The Pro…

Career readiness—which is what so many grads lack. In a day where our surveys show students are finishing school and feeling very unready for their career, Coach Calipari gets them ready for a career in the industry they love. Many analysts believe his Kentucky team could beat many teams in the NBA today. Fourteen of his players have gone to NBA as 1st round draft picks in his six years at Kentucky. It’s amazing.

The Con…

Many of these guys may not graduate. It’s the proverbial “one and done.” Most of his starters are freshmen and sophomores because so many got drafted last year before graduating. Sadly, while they may get drafted and paid well in the NBA…they also may not have job skills or life skills beyond the few years as a player. They have learned one “trade” but that trade will be only last for a relatively short time.

So is John Calipari’s approach good or not?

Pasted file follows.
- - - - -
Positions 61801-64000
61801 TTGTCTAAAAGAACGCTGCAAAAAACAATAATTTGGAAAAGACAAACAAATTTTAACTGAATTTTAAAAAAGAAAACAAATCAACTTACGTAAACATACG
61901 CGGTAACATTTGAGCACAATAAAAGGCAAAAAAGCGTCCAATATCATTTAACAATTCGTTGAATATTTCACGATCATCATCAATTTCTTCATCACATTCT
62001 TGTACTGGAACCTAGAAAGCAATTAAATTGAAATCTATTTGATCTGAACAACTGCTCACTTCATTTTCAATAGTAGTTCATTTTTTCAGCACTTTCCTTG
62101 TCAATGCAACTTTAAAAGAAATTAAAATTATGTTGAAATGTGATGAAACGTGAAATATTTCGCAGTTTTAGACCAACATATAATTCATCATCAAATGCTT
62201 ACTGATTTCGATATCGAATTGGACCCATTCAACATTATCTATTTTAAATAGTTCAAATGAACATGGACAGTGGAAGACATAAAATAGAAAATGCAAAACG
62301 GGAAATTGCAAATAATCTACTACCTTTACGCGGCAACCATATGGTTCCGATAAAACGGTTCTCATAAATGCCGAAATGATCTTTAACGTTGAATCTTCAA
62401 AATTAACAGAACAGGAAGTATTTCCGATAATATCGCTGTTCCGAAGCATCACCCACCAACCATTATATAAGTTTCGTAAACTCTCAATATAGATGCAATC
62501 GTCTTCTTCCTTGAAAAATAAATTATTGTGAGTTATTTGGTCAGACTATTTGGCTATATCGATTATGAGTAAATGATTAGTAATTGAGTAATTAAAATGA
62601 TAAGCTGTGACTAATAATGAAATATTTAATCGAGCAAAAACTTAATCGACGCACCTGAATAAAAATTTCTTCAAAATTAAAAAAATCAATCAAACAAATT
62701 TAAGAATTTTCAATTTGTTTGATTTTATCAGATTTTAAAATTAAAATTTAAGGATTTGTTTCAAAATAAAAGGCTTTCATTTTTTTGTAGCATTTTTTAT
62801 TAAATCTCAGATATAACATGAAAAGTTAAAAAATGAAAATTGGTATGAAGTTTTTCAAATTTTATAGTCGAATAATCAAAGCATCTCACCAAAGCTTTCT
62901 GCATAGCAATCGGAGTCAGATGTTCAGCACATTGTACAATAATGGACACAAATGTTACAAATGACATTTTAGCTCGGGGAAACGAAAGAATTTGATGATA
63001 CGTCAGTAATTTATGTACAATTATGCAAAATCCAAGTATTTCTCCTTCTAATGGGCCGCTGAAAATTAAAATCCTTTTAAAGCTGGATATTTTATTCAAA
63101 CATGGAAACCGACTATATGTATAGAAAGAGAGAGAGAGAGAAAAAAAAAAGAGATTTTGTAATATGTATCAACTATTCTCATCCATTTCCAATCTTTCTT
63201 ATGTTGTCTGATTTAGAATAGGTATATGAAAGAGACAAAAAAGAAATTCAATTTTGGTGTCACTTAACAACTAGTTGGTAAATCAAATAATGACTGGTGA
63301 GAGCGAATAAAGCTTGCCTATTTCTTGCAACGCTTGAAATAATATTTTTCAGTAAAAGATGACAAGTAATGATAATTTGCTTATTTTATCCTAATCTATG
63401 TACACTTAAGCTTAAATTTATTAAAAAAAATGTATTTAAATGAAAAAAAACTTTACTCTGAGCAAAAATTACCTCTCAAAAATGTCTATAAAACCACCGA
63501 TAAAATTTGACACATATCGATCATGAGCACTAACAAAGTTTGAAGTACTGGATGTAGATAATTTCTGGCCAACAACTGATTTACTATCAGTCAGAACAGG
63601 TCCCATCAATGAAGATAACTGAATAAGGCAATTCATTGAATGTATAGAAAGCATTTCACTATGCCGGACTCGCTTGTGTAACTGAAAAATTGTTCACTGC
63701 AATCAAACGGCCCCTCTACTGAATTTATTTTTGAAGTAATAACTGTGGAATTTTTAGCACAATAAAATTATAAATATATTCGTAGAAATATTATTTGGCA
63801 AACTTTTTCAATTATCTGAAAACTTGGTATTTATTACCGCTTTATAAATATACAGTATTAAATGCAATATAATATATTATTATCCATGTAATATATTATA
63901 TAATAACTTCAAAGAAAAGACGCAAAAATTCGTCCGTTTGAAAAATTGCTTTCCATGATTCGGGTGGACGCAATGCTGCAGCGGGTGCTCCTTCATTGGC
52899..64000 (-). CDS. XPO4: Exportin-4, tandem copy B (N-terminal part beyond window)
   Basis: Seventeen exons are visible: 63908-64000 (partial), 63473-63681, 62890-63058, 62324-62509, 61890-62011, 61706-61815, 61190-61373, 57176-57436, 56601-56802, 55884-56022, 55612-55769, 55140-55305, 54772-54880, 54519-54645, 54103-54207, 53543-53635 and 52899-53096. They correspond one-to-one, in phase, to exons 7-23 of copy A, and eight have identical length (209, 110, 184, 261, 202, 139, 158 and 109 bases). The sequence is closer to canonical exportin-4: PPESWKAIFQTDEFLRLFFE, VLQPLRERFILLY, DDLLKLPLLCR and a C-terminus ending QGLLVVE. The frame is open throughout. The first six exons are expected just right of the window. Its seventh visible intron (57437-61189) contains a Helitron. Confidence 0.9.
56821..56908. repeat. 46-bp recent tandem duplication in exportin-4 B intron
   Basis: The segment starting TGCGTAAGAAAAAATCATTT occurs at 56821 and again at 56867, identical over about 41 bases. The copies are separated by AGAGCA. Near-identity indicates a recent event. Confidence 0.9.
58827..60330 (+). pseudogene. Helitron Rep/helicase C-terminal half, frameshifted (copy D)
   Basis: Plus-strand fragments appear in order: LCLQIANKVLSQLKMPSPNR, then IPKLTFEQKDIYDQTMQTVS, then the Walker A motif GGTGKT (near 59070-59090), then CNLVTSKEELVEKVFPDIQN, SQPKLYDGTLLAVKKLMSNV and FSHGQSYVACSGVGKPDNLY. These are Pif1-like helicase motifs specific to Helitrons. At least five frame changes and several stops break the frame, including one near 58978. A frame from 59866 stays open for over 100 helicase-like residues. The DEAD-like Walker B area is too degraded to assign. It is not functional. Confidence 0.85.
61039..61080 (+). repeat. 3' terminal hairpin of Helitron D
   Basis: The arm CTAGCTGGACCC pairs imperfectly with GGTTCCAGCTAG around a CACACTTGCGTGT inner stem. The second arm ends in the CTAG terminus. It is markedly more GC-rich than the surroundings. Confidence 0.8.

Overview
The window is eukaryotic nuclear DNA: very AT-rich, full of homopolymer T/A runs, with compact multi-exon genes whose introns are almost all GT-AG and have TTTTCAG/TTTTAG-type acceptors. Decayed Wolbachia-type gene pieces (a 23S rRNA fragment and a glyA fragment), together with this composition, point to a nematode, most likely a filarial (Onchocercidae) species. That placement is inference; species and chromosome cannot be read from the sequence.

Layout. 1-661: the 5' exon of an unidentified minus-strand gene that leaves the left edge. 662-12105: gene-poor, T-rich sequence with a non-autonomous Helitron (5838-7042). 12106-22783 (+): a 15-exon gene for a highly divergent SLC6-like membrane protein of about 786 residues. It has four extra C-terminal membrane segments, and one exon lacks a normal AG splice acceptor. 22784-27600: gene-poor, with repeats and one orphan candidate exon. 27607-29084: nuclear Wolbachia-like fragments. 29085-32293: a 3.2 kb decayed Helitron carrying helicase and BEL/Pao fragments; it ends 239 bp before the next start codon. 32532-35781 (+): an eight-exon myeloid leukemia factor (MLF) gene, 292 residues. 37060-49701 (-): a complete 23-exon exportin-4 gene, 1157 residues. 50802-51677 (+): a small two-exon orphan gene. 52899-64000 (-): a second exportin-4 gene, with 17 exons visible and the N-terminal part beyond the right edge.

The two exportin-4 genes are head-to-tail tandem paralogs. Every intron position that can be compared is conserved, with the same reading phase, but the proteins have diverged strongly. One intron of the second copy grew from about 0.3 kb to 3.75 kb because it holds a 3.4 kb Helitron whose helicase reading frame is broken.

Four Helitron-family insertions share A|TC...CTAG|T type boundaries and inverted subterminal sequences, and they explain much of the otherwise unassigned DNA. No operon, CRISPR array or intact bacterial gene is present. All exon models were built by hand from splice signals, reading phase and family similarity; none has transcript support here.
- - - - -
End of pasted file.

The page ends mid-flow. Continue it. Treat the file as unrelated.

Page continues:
To be honest, I wish more teachers were approaching their work with the end in mind, like he is. We must get kids career-ready, where they’ve not merely mastered a classroom but a work ethic. They’ve mastered a skill. John has certainly built a work ethic in his guys. My hat’s off to him.

At the same time, if all UK is doing is building better players, but they gain no life skills or employability skills (soft skills like emotional intelligence, communication skills, problem-solving, critical thinking, resourcefulness, etc)…their employment may be short-lived. Their skill development may just be shortsighted.

I have to think that winning it all, and going undefeated this season will add value to their lives. Consider how it must cultivate self-esteem in those young players, how it improves their marketability in the NBA, and deepens their confidence. I am just hopeful that what they learn goes beyond the basketball court. A whole world awaits them outside of an arena, where no one may be applauding them as they work in an office and they encounter no fame or fortune, no glitz or glamour in a workroom. I guess I simply wonder what’s best for those young men in the long run.

Is it possible to have both? John Wooden would say yes. So would Pat Summit. But it was more than about going pro. How do we get both?